“Each person’s sustainability journey and efforts will look a little different, but we are here to help make it approachable and accessible to all,” said Fairman. 

The new store is located at 15 N. Westmoor Ave. in Westgate and was originally set to open on May 2 but moved the grand opening to July 17 in response to COVID-19.
The store will be open Wednesday through Saturday from 9 a.m. to 5 p.m., with private shopping appointments available on Tuesdays. In addition to in-store shopping, Koko will offer online ordering through their website, as well as curbside pickup.

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A Columbus icon has announced his retirement




The man who has been synonymous with the Columbus Zoo and Aquarium for decades is stepping down after 42 years of service.

Since 1978, Jungle Jack Hanna has played a pivotal role in inspiring positive change in the local and global zoo communities. His work as a wildlife ambassador and conservationist has transformed the Columbus Zoo and Aquarium into one of the world’s best since he took on the job. Hanna will still be recognized as the zoo’s director emeritus, a title he’s held since 1992.

Hanna had this to say in a press release:

As I approach my mid-70s with more than four decades at the Columbus Zoo, I believe it is time to wind down and officially step back while CEO Tom Stalf and the Zoo’s great leadership team continue to guide the Zoo into the future. Together with many friends and partners, we’ve come a long way to make the world a better place for people and wildlife!

Jack Hanna

Hanna wore many other hats throughout his 42-year career. Those include television personality, author, and all-around pop culture icon. As he steps away from his professional role, Hanna says that he still plans to maintain a close relationship with the zoo as its “No. 1 fan.”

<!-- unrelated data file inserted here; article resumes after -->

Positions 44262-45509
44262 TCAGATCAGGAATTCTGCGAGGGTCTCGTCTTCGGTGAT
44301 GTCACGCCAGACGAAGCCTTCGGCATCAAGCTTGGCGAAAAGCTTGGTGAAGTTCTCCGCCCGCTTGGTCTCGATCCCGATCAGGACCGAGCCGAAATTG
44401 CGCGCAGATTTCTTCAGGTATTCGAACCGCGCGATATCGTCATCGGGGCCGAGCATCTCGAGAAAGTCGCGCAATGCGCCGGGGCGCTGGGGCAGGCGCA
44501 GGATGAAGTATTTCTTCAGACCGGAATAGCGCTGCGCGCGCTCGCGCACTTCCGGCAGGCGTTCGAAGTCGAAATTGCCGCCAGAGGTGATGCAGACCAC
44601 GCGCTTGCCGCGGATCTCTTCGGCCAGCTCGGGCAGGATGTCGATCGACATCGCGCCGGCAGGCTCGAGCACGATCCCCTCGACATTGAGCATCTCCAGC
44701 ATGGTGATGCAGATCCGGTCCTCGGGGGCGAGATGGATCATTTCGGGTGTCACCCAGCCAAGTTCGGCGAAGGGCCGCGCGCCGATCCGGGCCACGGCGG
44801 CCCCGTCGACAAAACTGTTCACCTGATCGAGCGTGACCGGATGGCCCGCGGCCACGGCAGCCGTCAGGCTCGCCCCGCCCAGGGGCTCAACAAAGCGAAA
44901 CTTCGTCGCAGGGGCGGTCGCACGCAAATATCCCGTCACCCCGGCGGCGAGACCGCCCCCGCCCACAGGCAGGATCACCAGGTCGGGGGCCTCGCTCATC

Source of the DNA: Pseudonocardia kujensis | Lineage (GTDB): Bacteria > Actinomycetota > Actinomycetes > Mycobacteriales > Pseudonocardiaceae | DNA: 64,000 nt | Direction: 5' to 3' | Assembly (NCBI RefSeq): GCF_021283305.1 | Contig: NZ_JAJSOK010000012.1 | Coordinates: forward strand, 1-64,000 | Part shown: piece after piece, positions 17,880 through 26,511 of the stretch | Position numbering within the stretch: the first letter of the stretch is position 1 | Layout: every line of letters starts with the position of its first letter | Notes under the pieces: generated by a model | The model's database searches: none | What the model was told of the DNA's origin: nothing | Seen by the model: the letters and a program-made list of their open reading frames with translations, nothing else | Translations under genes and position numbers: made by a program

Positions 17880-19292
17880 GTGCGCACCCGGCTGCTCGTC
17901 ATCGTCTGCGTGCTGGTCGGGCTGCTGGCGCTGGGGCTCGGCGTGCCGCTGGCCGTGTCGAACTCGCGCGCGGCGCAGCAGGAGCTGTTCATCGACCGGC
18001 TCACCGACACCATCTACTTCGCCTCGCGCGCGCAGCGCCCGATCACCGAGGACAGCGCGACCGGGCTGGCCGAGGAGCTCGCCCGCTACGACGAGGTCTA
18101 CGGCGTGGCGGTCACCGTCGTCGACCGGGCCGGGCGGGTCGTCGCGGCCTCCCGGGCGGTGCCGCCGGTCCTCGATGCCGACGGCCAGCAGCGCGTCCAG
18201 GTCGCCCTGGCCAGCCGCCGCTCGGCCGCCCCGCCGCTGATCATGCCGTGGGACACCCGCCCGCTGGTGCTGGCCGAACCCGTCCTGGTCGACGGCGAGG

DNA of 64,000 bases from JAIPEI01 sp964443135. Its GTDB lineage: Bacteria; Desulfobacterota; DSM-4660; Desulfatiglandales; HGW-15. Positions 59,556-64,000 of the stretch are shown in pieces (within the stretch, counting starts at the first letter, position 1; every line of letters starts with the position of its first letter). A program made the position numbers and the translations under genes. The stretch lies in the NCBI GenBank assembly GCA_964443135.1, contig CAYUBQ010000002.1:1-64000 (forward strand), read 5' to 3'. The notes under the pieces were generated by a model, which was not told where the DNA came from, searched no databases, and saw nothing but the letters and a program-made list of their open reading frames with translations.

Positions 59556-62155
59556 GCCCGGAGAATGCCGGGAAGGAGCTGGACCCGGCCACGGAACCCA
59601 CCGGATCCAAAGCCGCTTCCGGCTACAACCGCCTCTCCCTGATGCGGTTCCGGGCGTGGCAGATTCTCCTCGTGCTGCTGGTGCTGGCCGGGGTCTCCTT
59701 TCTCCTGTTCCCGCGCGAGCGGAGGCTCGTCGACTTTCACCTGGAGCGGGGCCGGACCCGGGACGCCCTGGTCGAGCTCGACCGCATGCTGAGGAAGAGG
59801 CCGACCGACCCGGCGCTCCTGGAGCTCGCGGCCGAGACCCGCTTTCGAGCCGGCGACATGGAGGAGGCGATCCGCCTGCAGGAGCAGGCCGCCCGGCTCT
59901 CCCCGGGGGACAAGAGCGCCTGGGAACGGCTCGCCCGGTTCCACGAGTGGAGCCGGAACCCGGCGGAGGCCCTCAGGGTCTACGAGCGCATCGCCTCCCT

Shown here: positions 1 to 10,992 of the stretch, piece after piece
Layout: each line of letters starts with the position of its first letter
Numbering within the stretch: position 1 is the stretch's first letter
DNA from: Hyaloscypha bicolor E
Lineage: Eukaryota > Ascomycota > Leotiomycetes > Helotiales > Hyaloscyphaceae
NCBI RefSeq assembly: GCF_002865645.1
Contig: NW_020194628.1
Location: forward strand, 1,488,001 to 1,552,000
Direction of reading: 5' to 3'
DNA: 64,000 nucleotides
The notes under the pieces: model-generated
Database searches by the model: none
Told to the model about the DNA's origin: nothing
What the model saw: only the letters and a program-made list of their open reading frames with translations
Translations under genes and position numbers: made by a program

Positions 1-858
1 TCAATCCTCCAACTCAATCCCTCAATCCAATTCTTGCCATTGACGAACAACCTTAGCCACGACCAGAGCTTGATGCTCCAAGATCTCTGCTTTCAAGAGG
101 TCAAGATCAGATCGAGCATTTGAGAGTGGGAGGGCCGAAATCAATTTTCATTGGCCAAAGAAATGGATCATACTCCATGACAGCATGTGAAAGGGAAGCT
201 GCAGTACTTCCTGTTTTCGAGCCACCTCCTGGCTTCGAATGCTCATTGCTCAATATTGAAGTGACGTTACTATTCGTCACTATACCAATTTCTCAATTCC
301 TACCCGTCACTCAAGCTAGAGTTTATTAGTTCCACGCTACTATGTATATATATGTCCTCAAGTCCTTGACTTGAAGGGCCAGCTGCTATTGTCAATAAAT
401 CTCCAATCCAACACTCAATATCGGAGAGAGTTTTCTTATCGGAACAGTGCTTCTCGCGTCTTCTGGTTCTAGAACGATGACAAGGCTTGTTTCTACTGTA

At 73-years old, Hanna is the father of three and grandfather of six. His retirement will be made official on Dec. 31.

The Zoo will host special events dedicated to Hanna through the remainder of the year. Those include:

  • Jack Hanna Weekend – Oct. 3 and 4
  • Jack Hanna’s Home for the Holidays – Dec. 12

The Zoo reopens to the public on Monday.

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Penzone shares: what to expect with salons

Julian Foglietti



With the closing of Hair Salons on March 18th, buzz cuts and bowl cuts have made an appearance on the heads of Ohioans, young and old. Luckily for those desperate for a do, Dewine has announced that hair salons may begin to reopen on May 15th. To guide us through the transition, I spoke with Debbie Penzone, President and CEO of Penzone Salons, about serving on the Governor's salon advisory board, dealing with the business effect of the virus, and what we can expect from hair salons moving forward. 

I understand that you served as the chair of the Governor's committee board regarding reopening salons. What did you do in that role? 

On the committee, my role was pulling from my experience as a cosmetologist and business owner to assemble a group of individuals that represent our business in Ohio. We had everyone from 10 person salons to one person barbershops. braiding salons and nail salons, to schools and three health commissioners. From there, the job was building an agenda and listening to members while consulting health professionals on how to expand upon existing sanitation guidelines.  The Ohio State Board of Cosmetology has been enforcing for years. Beyond that, it was a lot of keeping time, guiding the conversations, gathering information and reporting it.  We also wanted to build plans if something did happen in a salon, and make sure that everyone could abide by these practices so we can remain safe and open.